I went through Hell with the United State Citizenship and Immigration Service. The battle lasted nine years, but I came out victorious. My story follows for what it may be worth. Fully documented with actual communications and forms from "the battle," this important new book is surely worth a great deal. It shows the struggle of one hard-working woman to achieve her dream. With patience, perseverance and ever-increasing knowledge of the system, she prevailed. Her experience can serve as a guide to anyone in a similar predicament, and as a moving, informative lesson in becoming a United States Citizen for everyone else.
Water Use Management, and Planning in the United States is designed with new college classes on water resources in mind. It provides information on hydrology, biology, geology, economics, and geography along with historical water policies and regional regulations. The text reflects the transdisciplinary nature of water resources management, moving between descriptive discussions and quantitative analysis to bridge the social and physical sciences. Also providedare frequent case studies and examples to illustrate real-world applications, and includes sidebars throughout to reinforce major points. This book is a result of the authors years of teaching, giving a prescription for an intelligent integrated systemsapproach to water resources management.
The atrocities of civil wars present us with many difficult questions. How do seemingly ordinary individuals come to commit such extraordinary acts of cruelty, often against unarmed civilians? Can we ever truly understand such acts of 'evil'? Based on a wealth of original interviews with perpetrators of violence in Sierra Leone's civil war, this book provides a detailed response. Moving beyond the rigid bounds of political science, the author engages with sociology, psychology and social psychology, to provide a comprehensive picture of the complex individual motives behind seemingly senseless violence in Sierra Leone's war. Highlighting the inadequacy of current explanations that centre on the anarchic nature of brutality, or conversely, its calculated rationality, this book sheds light on the critical but hitherto neglected role played by the emotions of shame and disgust. Drawing on first-hand accounts of strategies employed by Sierra Leone's rebel commanders, it documents the manner in which rebel recruits were systematically brutalised and came to perform horrifying acts of cruelty as routine. In so doing, it offers fresh insight into the causes of extreme violence that holds relevance beyond Sierra Leone to the atrocities of contemporary civil wars.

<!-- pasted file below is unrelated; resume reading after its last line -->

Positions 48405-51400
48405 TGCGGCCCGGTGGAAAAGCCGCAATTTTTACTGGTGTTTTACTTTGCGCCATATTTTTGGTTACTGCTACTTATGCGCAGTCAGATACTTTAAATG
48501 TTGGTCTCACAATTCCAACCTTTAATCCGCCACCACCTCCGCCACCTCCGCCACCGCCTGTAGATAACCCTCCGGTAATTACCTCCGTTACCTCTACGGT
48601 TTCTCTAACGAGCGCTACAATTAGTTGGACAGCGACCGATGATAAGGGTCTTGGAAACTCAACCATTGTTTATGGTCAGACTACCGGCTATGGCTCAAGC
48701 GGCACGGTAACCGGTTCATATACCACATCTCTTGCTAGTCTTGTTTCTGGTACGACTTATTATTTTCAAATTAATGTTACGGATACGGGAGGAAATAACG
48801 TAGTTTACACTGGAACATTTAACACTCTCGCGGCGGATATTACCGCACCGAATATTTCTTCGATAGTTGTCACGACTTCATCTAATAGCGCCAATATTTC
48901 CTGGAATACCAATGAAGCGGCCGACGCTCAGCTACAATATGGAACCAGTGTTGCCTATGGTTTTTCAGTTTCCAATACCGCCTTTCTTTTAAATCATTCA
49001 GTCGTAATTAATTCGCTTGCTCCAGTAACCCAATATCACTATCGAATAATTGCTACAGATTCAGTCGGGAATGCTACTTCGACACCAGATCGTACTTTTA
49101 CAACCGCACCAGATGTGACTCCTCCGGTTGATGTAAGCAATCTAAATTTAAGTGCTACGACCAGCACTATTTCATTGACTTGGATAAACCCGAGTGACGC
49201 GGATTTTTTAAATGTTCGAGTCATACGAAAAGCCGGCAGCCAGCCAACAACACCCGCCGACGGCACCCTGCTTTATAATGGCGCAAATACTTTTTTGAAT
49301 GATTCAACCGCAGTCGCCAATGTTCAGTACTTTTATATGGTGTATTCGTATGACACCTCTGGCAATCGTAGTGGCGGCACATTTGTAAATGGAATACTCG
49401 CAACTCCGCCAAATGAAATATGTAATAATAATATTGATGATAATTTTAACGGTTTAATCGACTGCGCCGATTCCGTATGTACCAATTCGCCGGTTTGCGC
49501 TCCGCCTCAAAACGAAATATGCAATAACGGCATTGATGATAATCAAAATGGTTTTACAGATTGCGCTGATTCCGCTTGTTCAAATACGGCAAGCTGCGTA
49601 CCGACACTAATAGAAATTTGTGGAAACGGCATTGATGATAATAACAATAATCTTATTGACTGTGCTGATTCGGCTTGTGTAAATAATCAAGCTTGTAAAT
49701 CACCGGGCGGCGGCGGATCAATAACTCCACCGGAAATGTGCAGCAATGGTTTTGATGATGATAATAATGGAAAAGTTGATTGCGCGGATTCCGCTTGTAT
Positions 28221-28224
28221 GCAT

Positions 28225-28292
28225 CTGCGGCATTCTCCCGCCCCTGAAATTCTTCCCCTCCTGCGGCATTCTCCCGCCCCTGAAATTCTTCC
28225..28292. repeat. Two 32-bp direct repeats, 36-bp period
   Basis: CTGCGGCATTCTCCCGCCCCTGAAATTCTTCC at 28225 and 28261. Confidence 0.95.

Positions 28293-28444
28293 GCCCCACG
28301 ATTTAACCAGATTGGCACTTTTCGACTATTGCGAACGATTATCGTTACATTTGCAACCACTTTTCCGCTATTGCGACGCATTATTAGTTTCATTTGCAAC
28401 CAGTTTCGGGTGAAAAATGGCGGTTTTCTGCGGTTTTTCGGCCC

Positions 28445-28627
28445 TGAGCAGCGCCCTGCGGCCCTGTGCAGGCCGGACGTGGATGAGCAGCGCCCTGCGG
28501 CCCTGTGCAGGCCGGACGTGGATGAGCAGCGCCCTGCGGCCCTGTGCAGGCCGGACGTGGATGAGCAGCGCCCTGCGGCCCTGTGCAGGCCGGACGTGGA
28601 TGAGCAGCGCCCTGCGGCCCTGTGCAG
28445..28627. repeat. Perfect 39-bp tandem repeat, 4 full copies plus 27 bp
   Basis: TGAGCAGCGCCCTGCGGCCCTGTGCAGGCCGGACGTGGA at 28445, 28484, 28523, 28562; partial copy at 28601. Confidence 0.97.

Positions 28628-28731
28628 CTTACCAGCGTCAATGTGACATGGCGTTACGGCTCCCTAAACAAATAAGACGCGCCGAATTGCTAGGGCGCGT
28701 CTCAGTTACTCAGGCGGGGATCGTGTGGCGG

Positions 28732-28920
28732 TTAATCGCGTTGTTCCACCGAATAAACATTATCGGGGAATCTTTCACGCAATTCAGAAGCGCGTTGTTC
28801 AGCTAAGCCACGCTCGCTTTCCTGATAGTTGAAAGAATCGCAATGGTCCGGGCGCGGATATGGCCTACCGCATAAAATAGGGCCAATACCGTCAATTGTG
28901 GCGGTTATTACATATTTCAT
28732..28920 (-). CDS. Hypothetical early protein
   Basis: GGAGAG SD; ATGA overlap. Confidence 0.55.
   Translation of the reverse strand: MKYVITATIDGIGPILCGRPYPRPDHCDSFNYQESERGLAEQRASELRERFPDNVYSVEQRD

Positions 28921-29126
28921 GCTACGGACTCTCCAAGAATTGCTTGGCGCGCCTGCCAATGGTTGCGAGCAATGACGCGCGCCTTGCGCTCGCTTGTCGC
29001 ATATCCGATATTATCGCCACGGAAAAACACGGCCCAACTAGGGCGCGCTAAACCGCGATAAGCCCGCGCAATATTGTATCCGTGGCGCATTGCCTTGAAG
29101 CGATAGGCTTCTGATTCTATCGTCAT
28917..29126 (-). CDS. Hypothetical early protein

As inventive as Agatha Christie, as hilarious as P.G. Wodehouse - discover the delightful detective stories of Edmund Crispin. Crime fiction at its quirkiest and best. Richard Cadogan, poet and would-be bon vivant, arrives for what he thinks will be a relaxing holiday in the city of dreaming spires. Late one night, however, he discovers the dead body of an elderly woman lying in a toyshop and is coshed on the head. When he comes to, he finds that the toyshop has disappeared and been replaced with a grocery store. The police are understandably skeptical of this tale but Richard's former schoolmate, Gervase Fen (Oxford professor and amateur detective), knows that truth is stranger than fiction (in fiction, at least). Soon the intrepid duo are careening around town in hot pursuit of clues but just when they think they understand what has happened, the disappearing-toyshop mystery takes a sharp turn…Erudite, eccentric and entirely delightful – Before Morse, Oxford's murders were solved by Gervase Fen, the most unpredictable detective in classic crime fiction.
Disability is often described in a way that suggests that it is a permanent and relatively stable state. Many concepts and models of disability suggest this. Even when it is described as being socially constructed, the implication is that an impairment leads to a permanent status of being `disabled' within that social, cultural or historical milieu. This volume argues that the relationship between impairment (Physical state) and disability is neither fixed nor permanent but is fluid and not easily predicted. Furthermore, if this is true, we need to rethink how we are measuring or counting disability.